Biden brings book tour to Pittsburgh


Former Vice President Joe Biden addresses the audience one final time before the conclusion of Monday night’s American Promise Tour event at Carnegie Music Hall.

By Laura Howe | Staff Writer

In sharing some of what he’s learned over the years, former Vice President Joe Biden said no amount of money can protect from pollution, joblessness or grief.

“For me, the way through grief is finding purpose,” he said. “Ted Kennedy was one of my mentors. He died of the exact same cancer that John McCain has and Beau died of.”

Fans and supporters of all ages filled Carnegie Music Hall to hear Biden speak about his memoir, “Promise Me, Dad: A Year of Hope, Hardship, and Purpose.” Free copies were distributed as attendees entered for Biden’s talk about everything from his family’s struggles of maintaining a positive outlook after the death of his son Beau Biden to his relationship with former President Barack Obama.

“I’ve insisted that we’ve maintained the same traditions we’ve always maintained, and it’s hard. It’s really, really, really hard … that first Christmas, that first Thanksgiving, that first birthday, the first summer, that first whatever it is,” he said.

Biden said he wanted to complete the book quickly because writing it was so emotional. One of the most important messages he wanted to convey was his son’s sense of duty and responsibility.

“Beau’s constant response during his illness was, ‘Dad, you gotta do your job,’ ‘Dad, don’t let anyone know that I’m sick,’ ‘Mom, when they ask you about me, smile,’ ‘Mom, smile let them know I’m doing okay,’ ‘I don’t want anyone feeling sorry for me, Dad’,” he said.

The former vice president often struggled with balancing work and family life, which was the main reason for his initial reluctance to accept the vice presidency. He praised Obama for balancing such a heavy workload as he entered the presidency and explained that the two grew close because he often shared that workload.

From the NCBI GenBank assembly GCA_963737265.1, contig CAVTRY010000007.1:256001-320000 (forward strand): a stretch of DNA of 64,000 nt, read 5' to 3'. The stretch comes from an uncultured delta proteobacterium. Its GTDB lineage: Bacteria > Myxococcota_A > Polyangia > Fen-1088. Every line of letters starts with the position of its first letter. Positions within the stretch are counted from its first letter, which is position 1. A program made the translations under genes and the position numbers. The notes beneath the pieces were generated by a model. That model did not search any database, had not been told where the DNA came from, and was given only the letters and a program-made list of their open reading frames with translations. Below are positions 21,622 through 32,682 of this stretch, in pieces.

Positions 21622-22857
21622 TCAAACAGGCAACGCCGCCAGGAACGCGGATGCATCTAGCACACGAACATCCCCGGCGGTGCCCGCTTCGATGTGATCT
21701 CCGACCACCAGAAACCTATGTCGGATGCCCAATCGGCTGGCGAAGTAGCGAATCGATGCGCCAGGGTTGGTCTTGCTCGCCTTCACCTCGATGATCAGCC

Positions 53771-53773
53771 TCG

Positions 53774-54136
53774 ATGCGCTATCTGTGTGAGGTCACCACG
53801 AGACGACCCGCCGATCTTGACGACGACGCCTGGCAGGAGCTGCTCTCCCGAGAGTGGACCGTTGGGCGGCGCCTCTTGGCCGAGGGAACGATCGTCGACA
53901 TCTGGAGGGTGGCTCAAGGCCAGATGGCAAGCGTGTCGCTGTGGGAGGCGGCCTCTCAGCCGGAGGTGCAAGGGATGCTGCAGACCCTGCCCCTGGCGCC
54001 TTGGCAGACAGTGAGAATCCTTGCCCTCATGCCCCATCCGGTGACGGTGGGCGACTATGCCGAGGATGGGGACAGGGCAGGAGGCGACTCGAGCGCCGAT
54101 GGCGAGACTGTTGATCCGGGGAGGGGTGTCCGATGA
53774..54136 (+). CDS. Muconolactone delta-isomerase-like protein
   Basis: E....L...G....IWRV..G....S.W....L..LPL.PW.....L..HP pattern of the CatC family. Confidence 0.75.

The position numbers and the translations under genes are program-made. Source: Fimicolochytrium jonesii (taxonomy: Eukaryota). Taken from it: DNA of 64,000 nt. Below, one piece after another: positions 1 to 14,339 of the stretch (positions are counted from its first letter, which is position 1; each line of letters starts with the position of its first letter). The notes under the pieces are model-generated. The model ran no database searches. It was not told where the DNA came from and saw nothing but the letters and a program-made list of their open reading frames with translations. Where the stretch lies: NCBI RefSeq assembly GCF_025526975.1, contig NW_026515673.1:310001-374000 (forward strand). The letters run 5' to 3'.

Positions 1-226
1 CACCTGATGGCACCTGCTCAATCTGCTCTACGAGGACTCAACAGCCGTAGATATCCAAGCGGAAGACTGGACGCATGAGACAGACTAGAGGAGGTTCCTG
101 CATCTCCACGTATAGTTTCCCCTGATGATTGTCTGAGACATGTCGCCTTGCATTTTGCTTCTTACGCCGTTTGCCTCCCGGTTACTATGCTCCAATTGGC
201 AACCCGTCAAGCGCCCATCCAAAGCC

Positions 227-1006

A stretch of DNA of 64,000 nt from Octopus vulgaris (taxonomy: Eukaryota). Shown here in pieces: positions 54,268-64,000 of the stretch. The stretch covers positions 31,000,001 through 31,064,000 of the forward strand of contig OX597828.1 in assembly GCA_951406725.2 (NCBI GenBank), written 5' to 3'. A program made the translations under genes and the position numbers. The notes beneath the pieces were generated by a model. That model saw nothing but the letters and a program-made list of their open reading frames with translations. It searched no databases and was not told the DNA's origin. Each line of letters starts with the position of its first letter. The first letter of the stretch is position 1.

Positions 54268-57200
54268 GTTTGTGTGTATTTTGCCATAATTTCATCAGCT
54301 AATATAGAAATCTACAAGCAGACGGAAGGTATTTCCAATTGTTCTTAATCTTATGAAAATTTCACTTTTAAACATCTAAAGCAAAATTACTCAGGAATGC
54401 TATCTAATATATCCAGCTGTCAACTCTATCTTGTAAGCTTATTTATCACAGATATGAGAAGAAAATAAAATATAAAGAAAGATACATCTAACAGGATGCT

“So many people answered to me because he had so much on his plate, so I couldn’t walk away from it,” he said. “I wrote about it in detail because I wanted people to understand our son.”

Former Vice President Joe Biden emphasises the impact an individual person can have in creating change at his American Promise Tour Monday night. (Photo by Thomas J. Yang | Visual Editor)

Biden occasionally charmed the audience to diffuse the tension of heavy topics. He said he was referring to Obama as “Barack,” although he usually calls him Mr. President, because he did not want the crowd to confuse him with President Trump, which drew a round of applause.

“Those memes are accurate, by the way,” Biden said to a crowd of laughs, prefacing his close relationship with Obama.

Biden went on to talk about the closeness between his family and the Obamas and shared that the night before his vice presidential nomination, his grandchildren and Obama’s children all had a sleepover together. At that moment, he said, he knew he had made the right decision.

After Biden shared these experiences, many attendees expressed awe of his stories and work. Leah Wilson, 31, of Mt. Lebanon, said she is a longtime fan of his humanitarian work.

“I appreciated how he always came back to the same theme of service and doing things for others,” she said.

Lindsey Holzer, 26, of Mt. Lebanon, said she has followed Biden’s career for as long as she can remember. She saw him when he came to Pitt’s campus last year — her last year at Pitt’s School of Law.

“I think he’s made such a difference, for women especially. So I was just really eager to continue to support him any way I can,” she said. “I think he’s always been very uplifting, even when talking about things that are obviously very challenging, and to see him reminded me of the phrase, ‘If you only remember to turn on the light.’”

Brittany Holzer, 29, of Mt. Lebanon, thought all of the speech resonated either directly or indirectly with her.  

“You can tell he speaks from the heart, so even in situations that haven’t affected you personally, he injects a component that makes you identify with it in your own special way, even if it’s not based on the topic that he’s talking about,” she said.

While Biden often focused on the death of his son, he wanted the audience to resonate with his message of hope — using Beau’s hardships as an example of maintaining an optimistic outlook no matter the circumstances. He described wheeling Beau out of the hospital to show him the stars to remind his son that hope is everywhere.

“You can’t live without hope,” Biden said. “Even when you’re dying, you can’t continue without hope.”


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